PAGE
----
15 July 2008

Old Television, New Digital, and the Landfill

Congress has required that broadcasters switch to digital television beginning in February, 2009. More here from The New York Times.

Your television might already be capable of recieving a digital signal, especially if you bought it after May, 2007. If not, you can buy a converter box, and Congress says you're entitled to two vouchers worth $40 each to help pay for the purchase. The Federal Communcations Commission will tell you more about the advantages of the conversion, here.

But a lot of old televisions are going to end up in the garbage. According to CoopAmerica, "a cathode ray tube television can contain eight pounds of lead, as well as mercury, PVCs, and hundreds of other toxic chemicals." If the televisions are put in landfills, these chemicals are likely to end up in your drinking water. (For more on that, see Elizabeth Royte's Bottlemania: How Water Went on Sale and Why We Bought It.)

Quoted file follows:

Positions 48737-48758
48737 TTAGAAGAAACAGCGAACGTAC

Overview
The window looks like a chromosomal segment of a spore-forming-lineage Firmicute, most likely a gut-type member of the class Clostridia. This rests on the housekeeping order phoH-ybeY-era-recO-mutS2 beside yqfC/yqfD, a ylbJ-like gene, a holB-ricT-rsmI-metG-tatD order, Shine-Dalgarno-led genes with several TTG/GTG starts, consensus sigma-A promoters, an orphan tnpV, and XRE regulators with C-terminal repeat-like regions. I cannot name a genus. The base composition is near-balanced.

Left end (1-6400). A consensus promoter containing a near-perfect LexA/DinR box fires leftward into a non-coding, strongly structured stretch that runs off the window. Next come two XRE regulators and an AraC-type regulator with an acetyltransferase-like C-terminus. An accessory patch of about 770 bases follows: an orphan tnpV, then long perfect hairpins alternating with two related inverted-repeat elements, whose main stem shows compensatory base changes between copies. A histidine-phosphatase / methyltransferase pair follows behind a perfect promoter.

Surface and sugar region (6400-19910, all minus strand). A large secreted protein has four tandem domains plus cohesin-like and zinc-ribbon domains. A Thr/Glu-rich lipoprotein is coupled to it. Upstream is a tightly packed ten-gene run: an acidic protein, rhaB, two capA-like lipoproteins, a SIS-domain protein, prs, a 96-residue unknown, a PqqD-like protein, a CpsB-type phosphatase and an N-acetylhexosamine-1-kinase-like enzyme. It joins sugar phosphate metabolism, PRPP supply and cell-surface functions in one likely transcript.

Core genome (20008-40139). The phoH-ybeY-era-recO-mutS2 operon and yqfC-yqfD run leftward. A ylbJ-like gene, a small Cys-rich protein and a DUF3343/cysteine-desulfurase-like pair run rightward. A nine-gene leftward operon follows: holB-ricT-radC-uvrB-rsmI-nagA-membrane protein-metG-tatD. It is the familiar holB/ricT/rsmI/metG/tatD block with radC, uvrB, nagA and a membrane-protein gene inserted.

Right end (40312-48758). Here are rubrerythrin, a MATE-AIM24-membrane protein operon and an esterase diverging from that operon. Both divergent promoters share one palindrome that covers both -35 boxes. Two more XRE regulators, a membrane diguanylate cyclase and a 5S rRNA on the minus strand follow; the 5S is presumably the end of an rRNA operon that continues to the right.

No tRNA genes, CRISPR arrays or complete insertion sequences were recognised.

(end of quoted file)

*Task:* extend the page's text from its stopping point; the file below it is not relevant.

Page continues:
CoopAmerica wants the FCC to mandate that the manufacturers that sell you your new television capable of recieving the digital signal will take your old television and recycle it responsibly. For more information, and to sign on to a letter to the FCC, click here.